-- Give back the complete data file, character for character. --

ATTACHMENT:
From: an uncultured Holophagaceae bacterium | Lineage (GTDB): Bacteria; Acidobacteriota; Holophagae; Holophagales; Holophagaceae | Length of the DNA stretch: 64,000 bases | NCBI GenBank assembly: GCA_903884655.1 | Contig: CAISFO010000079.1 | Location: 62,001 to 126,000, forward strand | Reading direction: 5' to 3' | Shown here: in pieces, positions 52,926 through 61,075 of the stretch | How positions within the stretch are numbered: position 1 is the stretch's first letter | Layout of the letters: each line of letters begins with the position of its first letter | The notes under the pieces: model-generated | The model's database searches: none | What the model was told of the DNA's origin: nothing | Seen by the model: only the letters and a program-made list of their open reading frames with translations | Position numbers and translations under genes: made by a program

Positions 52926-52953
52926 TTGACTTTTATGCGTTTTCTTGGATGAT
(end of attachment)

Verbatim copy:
From: an uncultured Holophagaceae bacterium | Lineage (GTDB): Bacteria; Acidobacteriota; Holophagae; Holophagales; Holophagaceae | Length of the DNA stretch: 64,000 bases | NCBI GenBank assembly: GCA_903884655.1 | Contig: CAISFO010000079.1 | Location: 62,001 to 126,000, forward strand | Reading direction: 5' to 3' | Shown here: in pieces, positions 52,926 through 61,075 of the stretch | How positions within the stretch are numbered: position 1 is the stretch's first letter | Layout of the letters: each line of letters begins with the position of its first letter | The notes under the pieces: model-generated | The model's database searches: none | What the model was told of the DNA's origin: nothing | Seen by the model: only the letters and a program-made list of their open reading frames with translations | Position numbers and translations under genes: made by a program

Positions 52926-52953
52926 TTGACTTTTATGCGTTTTCTTGGATGAT